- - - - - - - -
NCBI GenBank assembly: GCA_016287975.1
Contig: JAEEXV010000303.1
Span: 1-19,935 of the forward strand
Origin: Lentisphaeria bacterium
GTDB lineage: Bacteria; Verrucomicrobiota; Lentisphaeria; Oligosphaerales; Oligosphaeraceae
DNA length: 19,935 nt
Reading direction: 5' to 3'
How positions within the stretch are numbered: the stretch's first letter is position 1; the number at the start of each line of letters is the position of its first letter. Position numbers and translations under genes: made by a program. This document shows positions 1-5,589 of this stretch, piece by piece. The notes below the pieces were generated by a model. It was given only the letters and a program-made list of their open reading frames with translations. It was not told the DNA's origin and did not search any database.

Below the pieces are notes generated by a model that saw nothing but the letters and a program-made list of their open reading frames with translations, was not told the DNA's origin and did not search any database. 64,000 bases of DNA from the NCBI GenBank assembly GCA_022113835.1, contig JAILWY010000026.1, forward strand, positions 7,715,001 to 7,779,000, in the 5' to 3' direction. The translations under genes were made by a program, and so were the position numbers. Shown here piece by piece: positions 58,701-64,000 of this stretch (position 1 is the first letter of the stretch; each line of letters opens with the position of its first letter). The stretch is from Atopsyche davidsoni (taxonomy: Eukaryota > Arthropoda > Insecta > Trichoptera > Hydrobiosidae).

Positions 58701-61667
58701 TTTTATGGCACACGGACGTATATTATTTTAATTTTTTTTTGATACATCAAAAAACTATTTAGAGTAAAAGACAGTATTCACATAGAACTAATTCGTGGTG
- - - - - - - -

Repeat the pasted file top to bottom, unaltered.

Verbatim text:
NCBI GenBank assembly: GCA_016287975.1
Contig: JAEEXV010000303.1
Span: 1-19,935 of the forward strand
Origin: Lentisphaeria bacterium
GTDB lineage: Bacteria; Verrucomicrobiota; Lentisphaeria; Oligosphaerales; Oligosphaeraceae
DNA length: 19,935 nt
Reading direction: 5' to 3'
How positions within the stretch are numbered: the stretch's first letter is position 1; the number at the start of each line of letters is the position of its first letter. Position numbers and translations under genes: made by a program. This document shows positions 1-5,589 of this stretch, piece by piece. The notes below the pieces were generated by a model. It was given only the letters and a program-made list of their open reading frames with translations. It was not told the DNA's origin and did not search any database.

Below the pieces are notes generated by a model that saw nothing but the letters and a program-made list of their open reading frames with translations, was not told the DNA's origin and did not search any database. 64,000 bases of DNA from the NCBI GenBank assembly GCA_022113835.1, contig JAILWY010000026.1, forward strand, positions 7,715,001 to 7,779,000, in the 5' to 3' direction. The translations under genes were made by a program, and so were the position numbers. Shown here piece by piece: positions 58,701-64,000 of this stretch (position 1 is the first letter of the stretch; each line of letters opens with the position of its first letter). The stretch is from Atopsyche davidsoni (taxonomy: Eukaryota > Arthropoda > Insecta > Trichoptera > Hydrobiosidae).

Positions 58701-61667
58701 TTTTATGGCACACGGACGTATATTATTTTAATTTTTTTTTGATACATCAAAAAACTATTTAGAGTAAAAGACAGTATTCACATAGAACTAATTCGTGGTG